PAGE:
What Are the Common Ultra-High-Pressure Applications Industrial Wide?
Ultra-high-pressure gauges are typically used in industrial applications where pressure needs to be measured at very high levels, up to 60,000 psi (413 MPa). Some common ultra-high-pressure applications include:
Oil and gas exploration and production: Ultra-high-pressure gauges are used to measure the pressure of fluids in oil and gas wells during drilling and production.
Hydraulic systems: Ultra-high-pressure gauges are used to measure the pressure of fluids in high-pressure hydraulic systems, such as those used in heavy machinery, construction equipment, and aircraft.
Waterjet cutting: Ultra-high-pressure gauges are used to measure the pressure of water in waterjet cutting systems, which use a high-pressure stream of water to cut through materials like metal and stone.
Pressure testing: Ultra-high-pressure gauges are used to test the pressure resistance of products and components, such as pipes and valves, to ensure their safety and reliability.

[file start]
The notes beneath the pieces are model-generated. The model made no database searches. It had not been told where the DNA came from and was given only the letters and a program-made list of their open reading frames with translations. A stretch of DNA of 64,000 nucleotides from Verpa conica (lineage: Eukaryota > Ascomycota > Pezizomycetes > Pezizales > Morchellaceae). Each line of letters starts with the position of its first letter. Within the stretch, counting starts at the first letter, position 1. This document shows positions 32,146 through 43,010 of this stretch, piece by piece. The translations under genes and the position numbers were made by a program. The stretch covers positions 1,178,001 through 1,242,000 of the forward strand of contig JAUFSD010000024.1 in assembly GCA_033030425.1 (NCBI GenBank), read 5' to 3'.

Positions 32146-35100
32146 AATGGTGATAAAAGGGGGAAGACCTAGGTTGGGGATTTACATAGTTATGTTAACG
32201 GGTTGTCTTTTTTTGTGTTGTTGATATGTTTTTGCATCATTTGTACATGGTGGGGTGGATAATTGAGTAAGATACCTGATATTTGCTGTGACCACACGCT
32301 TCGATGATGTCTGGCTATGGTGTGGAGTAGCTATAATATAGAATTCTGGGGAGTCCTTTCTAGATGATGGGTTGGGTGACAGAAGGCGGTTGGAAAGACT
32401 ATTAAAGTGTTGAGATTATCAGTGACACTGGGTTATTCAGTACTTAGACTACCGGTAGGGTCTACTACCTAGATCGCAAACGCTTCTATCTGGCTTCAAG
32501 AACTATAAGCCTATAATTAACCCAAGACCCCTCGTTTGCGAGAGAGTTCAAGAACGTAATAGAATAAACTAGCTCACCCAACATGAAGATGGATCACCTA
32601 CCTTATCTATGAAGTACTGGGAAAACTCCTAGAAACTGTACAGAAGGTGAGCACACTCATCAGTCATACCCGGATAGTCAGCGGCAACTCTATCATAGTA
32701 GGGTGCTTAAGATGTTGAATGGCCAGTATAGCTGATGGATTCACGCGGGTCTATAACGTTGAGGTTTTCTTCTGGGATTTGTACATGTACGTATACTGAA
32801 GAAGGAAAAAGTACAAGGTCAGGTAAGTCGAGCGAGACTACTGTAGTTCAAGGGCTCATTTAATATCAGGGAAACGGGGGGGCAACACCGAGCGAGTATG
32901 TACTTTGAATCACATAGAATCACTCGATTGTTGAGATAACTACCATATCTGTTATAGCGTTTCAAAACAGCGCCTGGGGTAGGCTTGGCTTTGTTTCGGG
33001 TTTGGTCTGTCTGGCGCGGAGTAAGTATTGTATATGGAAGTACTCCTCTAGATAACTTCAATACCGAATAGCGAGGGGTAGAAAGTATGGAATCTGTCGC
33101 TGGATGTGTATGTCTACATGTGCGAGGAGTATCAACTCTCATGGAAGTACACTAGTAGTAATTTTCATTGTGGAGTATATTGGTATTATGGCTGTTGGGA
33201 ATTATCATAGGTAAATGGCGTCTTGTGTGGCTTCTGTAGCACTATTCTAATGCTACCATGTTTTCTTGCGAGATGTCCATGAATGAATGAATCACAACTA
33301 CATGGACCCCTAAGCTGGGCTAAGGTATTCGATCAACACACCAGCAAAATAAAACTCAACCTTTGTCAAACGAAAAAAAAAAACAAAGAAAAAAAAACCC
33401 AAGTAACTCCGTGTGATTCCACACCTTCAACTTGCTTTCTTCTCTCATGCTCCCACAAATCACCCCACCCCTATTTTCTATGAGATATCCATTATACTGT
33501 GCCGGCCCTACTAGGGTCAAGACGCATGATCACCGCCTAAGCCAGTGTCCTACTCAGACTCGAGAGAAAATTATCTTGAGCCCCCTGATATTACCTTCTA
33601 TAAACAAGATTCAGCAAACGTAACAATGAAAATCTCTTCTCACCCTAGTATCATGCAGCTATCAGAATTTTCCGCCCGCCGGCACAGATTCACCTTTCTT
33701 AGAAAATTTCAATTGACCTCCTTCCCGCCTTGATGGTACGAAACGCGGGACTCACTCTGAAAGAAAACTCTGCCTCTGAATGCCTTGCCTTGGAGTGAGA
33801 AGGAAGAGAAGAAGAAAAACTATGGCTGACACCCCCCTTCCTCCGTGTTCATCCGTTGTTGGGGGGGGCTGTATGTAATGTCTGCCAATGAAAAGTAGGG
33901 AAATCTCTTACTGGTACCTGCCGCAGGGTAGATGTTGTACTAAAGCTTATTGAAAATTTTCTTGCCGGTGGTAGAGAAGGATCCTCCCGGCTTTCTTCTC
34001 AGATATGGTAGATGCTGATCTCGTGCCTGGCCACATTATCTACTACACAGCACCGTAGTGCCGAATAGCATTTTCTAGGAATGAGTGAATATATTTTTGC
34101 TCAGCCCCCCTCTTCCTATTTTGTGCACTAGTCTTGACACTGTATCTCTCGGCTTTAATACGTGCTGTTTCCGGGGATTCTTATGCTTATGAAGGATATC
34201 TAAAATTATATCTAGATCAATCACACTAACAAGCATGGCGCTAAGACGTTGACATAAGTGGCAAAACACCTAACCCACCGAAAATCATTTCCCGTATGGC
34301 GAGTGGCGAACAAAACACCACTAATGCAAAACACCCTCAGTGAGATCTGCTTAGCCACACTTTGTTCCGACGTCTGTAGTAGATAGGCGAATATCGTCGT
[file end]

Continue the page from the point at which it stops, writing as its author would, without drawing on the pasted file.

Research and development: Ultra-high-pressure gauges are used in research and development facilities to measure the pressure of various substances and materials under extreme conditions.
What Are the Considerations When Selecting Ultra-High-Pressure Gauges?
There are several considerations to keep in mind when selecting ultra-high-pressure gauges:
Range of pressure to be measured: Make sure the gauge is suitable for the range of pressure you need to measure. Ultra-high-pressure gauges are designed to measure pressure up to 60,000 psi (413 MPa).
Accuracy requirements: Consider the level of accuracy you need. Ultra-high-pressure gauges are typically less accurate than gauges designed for lower pressure ranges, so you may need to choose a gauge with a larger dial size for greater precision.
Materials of construction: Select a gauge with materials that can withstand the high pressure and any harsh environmental conditions. For example, you may need a gauge with a stainless steel case and bourdon tube to resist corrosion.
Compatibility with media: Make sure the gauge is compatible with the media (gas or liquid) you will be measuring. Different materials are used for different media, so it's important to choose a gauge that is compatible with the specific media you will be using.
Safety features: Consider the safety features of the gauge, such as a burst disk or overpressure stop, to protect against accidental overpressure.
Cost: Ultra-high-pressure gauges can be more expensive than gauges designed for lower pressure ranges, so be sure to consider your budget.
It's also a good idea to consider any industry standards or regulations that may apply to your specific application.